Pablo: Exactly. Consider this: if you’re a long-term investor, and you buy a reasonable number of shares in an organisation, you can get a fair bit of control over that company. This means that you’re not only dealing with share prices and spreadsheets, but also with strategies that these organisations will pursuit and, ultimately, with jobs, taxes, environment issues, etc.
Sagar: So given these interests, what will you two do while at Oxford Saïd?
Pablo: The Finance Lab is something I’m hugely interested in. I was really impressed with the collegiate system here as well. You can pop by to exchange some ideas, brainstorm with some of the world’s brightest professionals, seek mentorship, and make friends for life – that’s something you don’t get everywhere.
Naman: So I’m definitely going to be going strongly for the Consulting Lab. In fact, I just met David Baty today to discuss the way forward with the Lab. I am also very keen on the Strategic Consulting Project. But you know, what I’m really looking forward to is all the stuff outside of class and more broadly in Oxford. I’ve been watching Oxford Union debates online for years, which has had renowned speakers like Stephen Hawking, Dalai Lama, and Richard Nixon! Where else can I hear from a Prime Minister or Nobel Prize winner on a weekly basis?
For me, I was 19 years old when I did [the Youth Business Development] programme. And I had never looked outside India before then. That experience became a symbol of possibility for me and changed how I looked at everything. I felt that if you’re at Oxford Saïd, you could do anything! So I haven’t been looking for just a specific programme, but really the broader community. If I could’ve been affected so much as a teenager, then I wonder how much more I might learn in an entire year with the level of experience and maturity I have now.
Conversations like this are what I’ll not be able to have in the future. I just spoke to someone at Kellogg [College] who’s doing an MPhil in something I couldn’t even pronounce properly! I spoke to a woman who’s doing a translation of an epic 12-book poem from some local dialect into English! My housemate recently moved in, and she is studying Medieval Art History! What? That’s amazing! So much to learn from things like that.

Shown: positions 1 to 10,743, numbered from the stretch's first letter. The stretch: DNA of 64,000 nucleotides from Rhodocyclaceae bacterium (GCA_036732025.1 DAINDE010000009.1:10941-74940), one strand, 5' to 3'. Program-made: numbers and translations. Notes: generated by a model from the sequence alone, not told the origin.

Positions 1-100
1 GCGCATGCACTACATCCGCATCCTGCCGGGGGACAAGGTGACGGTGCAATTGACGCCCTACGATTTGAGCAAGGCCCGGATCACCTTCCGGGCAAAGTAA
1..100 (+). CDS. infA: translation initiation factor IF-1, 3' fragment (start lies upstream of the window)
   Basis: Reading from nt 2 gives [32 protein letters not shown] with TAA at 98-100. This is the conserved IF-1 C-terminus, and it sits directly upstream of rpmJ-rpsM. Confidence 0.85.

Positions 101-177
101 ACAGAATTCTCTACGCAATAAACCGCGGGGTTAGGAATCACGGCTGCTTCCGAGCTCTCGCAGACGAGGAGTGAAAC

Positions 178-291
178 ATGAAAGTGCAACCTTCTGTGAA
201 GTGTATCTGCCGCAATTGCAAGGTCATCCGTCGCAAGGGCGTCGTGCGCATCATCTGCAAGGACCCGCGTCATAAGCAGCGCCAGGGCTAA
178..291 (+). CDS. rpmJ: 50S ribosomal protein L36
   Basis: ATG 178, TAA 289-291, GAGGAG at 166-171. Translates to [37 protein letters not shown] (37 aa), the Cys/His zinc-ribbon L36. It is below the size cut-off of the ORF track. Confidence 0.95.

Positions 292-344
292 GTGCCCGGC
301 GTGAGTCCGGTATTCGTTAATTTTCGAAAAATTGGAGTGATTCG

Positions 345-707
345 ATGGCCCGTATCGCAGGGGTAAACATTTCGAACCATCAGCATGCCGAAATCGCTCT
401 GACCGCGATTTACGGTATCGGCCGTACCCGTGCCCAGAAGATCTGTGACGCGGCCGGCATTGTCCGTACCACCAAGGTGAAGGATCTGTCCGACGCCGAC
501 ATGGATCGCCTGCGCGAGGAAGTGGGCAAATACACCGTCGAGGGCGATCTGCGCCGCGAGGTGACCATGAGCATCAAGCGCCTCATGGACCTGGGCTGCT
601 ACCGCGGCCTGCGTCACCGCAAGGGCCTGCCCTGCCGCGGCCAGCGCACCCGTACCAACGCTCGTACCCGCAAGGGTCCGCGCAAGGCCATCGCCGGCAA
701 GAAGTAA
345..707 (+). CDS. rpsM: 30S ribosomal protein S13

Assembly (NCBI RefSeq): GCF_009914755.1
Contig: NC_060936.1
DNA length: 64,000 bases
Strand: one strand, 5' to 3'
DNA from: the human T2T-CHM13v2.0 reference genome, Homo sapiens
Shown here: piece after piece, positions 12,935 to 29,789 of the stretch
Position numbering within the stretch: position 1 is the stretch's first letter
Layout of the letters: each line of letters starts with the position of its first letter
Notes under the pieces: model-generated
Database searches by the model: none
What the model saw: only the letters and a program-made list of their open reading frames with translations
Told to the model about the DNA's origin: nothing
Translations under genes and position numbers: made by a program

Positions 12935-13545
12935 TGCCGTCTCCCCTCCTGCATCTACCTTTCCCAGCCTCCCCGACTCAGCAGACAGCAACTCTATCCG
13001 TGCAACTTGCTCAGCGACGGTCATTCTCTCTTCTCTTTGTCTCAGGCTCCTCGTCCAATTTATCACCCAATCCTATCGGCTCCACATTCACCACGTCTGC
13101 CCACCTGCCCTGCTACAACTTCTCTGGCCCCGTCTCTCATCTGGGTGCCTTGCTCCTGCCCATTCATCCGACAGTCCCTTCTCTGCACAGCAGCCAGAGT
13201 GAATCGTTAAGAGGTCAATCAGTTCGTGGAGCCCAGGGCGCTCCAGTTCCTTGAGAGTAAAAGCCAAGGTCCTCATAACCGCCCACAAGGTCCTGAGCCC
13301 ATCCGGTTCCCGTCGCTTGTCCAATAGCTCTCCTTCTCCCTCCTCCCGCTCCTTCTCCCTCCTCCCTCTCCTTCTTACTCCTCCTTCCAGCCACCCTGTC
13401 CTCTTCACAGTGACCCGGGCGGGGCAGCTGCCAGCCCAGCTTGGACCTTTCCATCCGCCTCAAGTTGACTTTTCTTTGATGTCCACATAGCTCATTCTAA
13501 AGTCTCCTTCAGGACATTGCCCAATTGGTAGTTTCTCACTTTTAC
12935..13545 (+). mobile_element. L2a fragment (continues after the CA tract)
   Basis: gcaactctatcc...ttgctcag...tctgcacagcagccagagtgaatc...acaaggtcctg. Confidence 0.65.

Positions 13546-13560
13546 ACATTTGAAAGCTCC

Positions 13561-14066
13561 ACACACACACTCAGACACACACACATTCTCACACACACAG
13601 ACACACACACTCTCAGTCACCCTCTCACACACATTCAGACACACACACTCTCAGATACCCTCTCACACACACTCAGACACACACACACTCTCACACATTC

Pablo: It’s true. Oxford itself is 800 years old, older than the Aztecs. Brazil, my country, is only 500 years old. Incredible! It’s difficult to pinpoint a specific factor that brought me here, but the whole experience is remarkable.
I have to really focus, however, on not dividing myself too thin. I need to pick just a few things and focus on them deeply.
Naman: What you’ve highlighted is the single most important thing we’ll all have to figure out. Such limited time, but so much possibility. It’s like a knife. You can cut yourself with the knife, or you can use it to cook the most amazing meals. There’s so much stuff happening, I feel like I’m already behind, and school hasn’t even started yet. Imagine when you have a full day of classes, a guest speaker followed with drinks reception in the evening, and assignments and study team discussions in the night coming up.
Pablo: But you know, knowing our tradeoffs in how we spend our time here is a business management lesson itself. We’ll have to allocate our time very carefully here, just as we do in the real world. We are all going to be pushed way out of our comfort zones this year, and that’s where all the learning lies!
 Sample articles by Naman:
 This is a new and growing programme. No official Oxford Saïd website for it yet.